Sent on a Mission by Jesus
Well, in a matter of speaking, our Boss has sent us on a mission. As individual Christians, and as a church of Jesus Christ, we have been sent together on a mission. Our Scripture text today makes this abundantly clear. The Great Commission in Matthew 28, once given to the most intimate band of Jesus's followers, is also given by God to us. This is our commission as well as theirs.
Today I want to unpack four critical points in the Great Commission, and then draw out some practical implications for our church today.
Point 1: We exist under the authority of Jesus.
In Matthew 28:18 Jesus said, "All authority in heaven and on earth has been given to me." Now that's some authority, don't you think? The resurrected Christ has been given all the authority of God, the supreme authority in all creation.
For you and for me this means that every facet of our life is under the authority of Jesus, not just the "religious" stuff, but also every action, every thought, every dollar, every dream. Literally every part of your life should be governed by Jesus the Lord. Now, amazingly enough, Jesus has delegated to us the rule over our lives. Yet we do this with greatest success when we take our orders from him.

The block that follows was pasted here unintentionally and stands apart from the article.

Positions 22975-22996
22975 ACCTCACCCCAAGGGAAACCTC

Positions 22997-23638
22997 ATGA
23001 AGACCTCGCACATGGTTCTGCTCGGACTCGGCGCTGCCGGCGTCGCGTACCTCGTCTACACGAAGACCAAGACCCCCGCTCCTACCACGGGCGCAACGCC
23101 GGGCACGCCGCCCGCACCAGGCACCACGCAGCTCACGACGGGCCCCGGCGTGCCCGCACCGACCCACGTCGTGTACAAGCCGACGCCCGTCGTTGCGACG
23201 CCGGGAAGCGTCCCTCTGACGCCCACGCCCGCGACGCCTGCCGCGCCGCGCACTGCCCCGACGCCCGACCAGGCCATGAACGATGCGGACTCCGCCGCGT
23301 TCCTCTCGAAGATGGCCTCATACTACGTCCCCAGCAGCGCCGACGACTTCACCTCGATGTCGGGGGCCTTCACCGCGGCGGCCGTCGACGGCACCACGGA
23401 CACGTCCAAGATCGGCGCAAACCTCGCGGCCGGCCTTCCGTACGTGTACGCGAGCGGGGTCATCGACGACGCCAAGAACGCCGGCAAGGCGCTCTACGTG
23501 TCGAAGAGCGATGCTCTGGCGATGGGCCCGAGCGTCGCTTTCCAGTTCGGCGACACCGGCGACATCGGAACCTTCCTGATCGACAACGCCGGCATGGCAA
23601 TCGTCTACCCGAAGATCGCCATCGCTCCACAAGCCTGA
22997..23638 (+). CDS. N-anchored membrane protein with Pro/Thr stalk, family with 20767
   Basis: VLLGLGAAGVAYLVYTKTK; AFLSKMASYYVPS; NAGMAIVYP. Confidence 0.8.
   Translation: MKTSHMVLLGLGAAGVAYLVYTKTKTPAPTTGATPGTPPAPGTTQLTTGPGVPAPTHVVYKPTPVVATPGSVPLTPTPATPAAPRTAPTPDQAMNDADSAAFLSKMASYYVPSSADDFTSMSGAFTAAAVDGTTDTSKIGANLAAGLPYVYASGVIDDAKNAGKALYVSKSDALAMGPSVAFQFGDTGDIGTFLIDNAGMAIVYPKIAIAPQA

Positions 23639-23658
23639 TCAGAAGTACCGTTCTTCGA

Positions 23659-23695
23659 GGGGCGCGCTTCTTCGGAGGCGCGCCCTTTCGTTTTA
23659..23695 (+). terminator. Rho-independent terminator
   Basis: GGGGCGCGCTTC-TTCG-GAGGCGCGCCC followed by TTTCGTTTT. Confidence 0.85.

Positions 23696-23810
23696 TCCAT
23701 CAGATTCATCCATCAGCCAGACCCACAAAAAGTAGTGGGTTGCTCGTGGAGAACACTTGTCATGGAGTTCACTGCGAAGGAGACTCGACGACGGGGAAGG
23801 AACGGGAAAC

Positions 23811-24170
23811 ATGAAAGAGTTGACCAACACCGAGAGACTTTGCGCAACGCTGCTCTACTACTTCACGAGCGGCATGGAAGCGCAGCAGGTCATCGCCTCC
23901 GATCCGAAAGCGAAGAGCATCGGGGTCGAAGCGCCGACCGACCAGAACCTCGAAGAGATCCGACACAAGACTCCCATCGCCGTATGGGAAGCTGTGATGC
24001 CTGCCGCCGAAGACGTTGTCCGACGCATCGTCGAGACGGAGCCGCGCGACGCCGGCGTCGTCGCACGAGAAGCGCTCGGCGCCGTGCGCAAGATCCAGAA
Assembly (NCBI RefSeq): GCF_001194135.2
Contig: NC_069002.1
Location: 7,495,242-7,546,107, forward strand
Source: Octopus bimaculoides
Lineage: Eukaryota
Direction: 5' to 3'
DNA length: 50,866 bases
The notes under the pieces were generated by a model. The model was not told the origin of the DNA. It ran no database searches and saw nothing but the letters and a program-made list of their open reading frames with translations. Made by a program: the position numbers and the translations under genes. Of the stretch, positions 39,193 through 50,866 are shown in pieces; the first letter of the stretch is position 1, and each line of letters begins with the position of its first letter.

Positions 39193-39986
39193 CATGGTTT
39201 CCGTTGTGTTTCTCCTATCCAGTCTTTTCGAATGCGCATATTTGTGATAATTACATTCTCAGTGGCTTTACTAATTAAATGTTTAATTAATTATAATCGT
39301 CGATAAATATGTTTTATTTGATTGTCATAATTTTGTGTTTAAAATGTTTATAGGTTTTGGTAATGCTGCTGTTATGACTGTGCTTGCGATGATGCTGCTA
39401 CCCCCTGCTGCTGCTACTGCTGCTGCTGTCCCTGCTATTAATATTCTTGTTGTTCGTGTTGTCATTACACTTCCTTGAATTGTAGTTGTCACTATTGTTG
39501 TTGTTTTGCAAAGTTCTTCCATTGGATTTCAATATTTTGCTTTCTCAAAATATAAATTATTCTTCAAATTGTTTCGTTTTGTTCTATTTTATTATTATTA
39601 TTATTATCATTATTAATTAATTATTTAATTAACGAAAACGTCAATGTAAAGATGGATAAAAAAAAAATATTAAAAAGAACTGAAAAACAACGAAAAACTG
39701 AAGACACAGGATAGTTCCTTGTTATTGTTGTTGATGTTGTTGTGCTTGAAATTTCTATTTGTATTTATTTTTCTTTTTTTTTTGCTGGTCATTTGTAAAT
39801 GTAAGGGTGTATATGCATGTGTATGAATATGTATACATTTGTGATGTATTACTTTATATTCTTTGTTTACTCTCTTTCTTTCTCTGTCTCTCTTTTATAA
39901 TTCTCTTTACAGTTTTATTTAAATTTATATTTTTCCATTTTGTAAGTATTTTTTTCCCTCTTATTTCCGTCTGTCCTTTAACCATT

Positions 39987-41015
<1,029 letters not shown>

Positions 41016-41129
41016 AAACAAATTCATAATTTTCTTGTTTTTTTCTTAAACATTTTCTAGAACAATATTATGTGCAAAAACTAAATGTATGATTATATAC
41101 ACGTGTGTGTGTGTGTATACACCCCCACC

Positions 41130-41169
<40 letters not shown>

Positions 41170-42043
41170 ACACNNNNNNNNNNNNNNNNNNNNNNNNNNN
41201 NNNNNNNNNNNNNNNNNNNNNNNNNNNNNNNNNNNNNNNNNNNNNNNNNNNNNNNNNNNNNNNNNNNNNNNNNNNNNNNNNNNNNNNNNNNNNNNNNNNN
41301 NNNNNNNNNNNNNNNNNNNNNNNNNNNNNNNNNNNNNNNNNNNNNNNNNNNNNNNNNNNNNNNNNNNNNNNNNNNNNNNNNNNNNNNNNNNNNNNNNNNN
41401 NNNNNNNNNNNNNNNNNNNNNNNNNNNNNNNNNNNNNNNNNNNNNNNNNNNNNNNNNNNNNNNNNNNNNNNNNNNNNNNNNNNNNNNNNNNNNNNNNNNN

For us as a church, the supreme authority of Jesus means that Irvine Presbyterian Church is Jesus's church. It belongs to him. Who we are and what we do is his choice. Now I'm not making this up. It's at the very core of our Presbyterian commitments. One of the introductory statements in our Book of Order states: "It belongs to Christ alone to rule, to teach, to call, and to use the Church as he wills." How does Christ rule in Irvine Presbyterian Church? Preeminently through his Word and by his Spirit, as these guide those of us who have been appointed as leaders of this church. In all things, we seek to follow the leadership of Christ, our one true Lord.